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The Sanctity of Life


#1

The Sanctity of Life

Robert C. Koehler

Militarized police, the omnipresence of guns, the ever-present possibility of violence and the common belief in an enemy (be it dark-skinned terrorist or basic bad guy) who is out to get us.

"It’s the default plot of the country’s entertainment and gaming industries, where the violence is always consequence-free." (Photo: flickr/cc)

#2

And the caller in L.A.?

targeted’ So, random act, or?

Held accountable somehow?

More, please.


#3

“The sanctity of life” is not a moral principle but a way of living.


#4

All the wonderful folks who voted for Chump are proof that hate and regression are never leaving.
We have been electing increasingly unhinged people to the throne.
Reagan, Dubya, and chumpthechimp.

next up, Adolf Hitler on Steroids.


#5

you know, whenever i see a report of police arriving to mange crowd control at big events like new year’s eve or a peaceful protest wearing helmets, riot gear and toting military-grade weapons, i cannot help but feel that they’re dressed to kill–or at least intimidate. i understand that at first the main focus for policing on this continent was to capture and return run-away slaves. there was a time in the usa when police walked a beat where the residents knew him by name. i’m thinking of that nostalgic norman rockwell painting of a nice police officer counsels a young would-be run-away boy as the two enjoy a treat at the soda fountain. these days we’re a lot of less picturesque videos of police in action. here we’re discussing fatal shootings by police, but all too often, tasers, water cannons, sound cannons and rubber bullets are used for crowd control. such tactics can cause permanent damage. remember when “occupy wall street” was shut down? were those officers “serving and protecting” ordinary citizens or the rights of wall street big wigs?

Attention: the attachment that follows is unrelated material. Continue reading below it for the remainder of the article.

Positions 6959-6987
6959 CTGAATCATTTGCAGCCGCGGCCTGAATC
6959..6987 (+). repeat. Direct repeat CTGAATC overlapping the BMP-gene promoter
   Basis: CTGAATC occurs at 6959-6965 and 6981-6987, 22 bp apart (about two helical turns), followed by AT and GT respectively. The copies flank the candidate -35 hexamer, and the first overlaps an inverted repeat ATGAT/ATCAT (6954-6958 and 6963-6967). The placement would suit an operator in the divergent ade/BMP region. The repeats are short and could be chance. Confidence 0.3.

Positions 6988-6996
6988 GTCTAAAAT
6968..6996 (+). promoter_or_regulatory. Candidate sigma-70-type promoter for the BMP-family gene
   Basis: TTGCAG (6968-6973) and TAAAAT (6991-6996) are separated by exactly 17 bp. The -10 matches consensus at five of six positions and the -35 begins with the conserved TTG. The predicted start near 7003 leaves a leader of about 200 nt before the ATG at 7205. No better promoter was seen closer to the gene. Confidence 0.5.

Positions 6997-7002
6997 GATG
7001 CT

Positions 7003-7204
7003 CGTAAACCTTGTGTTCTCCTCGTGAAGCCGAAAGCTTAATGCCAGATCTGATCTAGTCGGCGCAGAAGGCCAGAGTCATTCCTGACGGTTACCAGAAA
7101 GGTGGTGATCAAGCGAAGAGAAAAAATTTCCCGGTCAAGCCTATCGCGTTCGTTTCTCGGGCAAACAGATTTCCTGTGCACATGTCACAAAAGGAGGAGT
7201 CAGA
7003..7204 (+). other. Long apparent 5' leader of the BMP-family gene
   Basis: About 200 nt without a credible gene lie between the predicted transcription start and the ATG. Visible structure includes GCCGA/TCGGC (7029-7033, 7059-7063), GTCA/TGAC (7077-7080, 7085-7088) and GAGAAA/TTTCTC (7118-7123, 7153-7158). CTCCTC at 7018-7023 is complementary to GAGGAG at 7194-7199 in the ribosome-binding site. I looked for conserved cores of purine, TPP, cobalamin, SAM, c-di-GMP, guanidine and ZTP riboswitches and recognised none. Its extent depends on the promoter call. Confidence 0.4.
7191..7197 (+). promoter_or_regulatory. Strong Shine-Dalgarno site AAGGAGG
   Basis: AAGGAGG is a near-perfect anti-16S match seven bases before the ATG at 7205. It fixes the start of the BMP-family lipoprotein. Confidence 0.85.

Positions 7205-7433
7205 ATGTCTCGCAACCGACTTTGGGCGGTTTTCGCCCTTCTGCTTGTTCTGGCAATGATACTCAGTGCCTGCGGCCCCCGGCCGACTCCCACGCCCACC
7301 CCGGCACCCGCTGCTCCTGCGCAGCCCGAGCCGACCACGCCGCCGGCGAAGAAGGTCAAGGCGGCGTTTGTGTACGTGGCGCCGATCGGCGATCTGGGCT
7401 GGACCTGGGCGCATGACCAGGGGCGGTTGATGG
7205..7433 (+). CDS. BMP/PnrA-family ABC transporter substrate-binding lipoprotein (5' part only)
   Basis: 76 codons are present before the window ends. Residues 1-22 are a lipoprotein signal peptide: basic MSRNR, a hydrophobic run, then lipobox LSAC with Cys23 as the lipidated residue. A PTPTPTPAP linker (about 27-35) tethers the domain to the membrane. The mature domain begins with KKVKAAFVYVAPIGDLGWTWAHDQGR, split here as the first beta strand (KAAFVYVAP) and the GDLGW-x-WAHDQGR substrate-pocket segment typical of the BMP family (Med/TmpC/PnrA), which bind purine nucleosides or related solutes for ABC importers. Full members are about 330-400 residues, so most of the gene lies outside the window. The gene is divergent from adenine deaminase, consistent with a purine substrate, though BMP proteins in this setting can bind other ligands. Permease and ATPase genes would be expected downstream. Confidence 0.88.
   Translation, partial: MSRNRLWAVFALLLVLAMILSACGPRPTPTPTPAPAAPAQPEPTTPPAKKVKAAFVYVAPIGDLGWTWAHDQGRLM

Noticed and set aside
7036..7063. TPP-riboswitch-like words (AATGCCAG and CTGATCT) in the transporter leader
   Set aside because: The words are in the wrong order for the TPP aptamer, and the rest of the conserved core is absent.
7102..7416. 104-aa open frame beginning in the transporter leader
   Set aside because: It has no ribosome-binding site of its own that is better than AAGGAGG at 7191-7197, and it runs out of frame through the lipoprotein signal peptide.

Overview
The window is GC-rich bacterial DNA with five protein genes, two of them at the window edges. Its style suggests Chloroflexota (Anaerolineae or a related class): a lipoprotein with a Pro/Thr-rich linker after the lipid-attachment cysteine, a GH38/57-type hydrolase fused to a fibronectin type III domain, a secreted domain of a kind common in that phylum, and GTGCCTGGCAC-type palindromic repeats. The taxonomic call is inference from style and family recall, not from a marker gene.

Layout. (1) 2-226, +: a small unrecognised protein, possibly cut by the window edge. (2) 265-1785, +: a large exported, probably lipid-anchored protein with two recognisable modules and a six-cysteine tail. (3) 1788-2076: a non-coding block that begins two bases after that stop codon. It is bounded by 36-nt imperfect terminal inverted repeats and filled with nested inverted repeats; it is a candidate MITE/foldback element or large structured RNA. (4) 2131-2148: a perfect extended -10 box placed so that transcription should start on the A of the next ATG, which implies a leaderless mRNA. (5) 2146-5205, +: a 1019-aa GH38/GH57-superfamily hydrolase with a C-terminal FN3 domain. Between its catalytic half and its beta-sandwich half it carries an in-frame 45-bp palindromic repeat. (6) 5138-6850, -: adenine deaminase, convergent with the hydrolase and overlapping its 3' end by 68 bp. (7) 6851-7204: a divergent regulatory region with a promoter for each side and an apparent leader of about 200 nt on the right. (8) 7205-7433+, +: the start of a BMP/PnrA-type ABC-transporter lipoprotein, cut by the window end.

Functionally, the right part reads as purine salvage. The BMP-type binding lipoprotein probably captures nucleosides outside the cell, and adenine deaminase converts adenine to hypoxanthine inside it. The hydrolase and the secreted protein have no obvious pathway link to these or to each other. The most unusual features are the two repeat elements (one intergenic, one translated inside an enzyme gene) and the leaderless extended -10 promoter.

so, why do we need police?

Why police are so important?

Police officers play a central role in the law enforcement system. They monitor criminal activity, take part in community patrols, respond to emergency calls, issue tickets, make arrests, investigate crimes and testify in court as needed.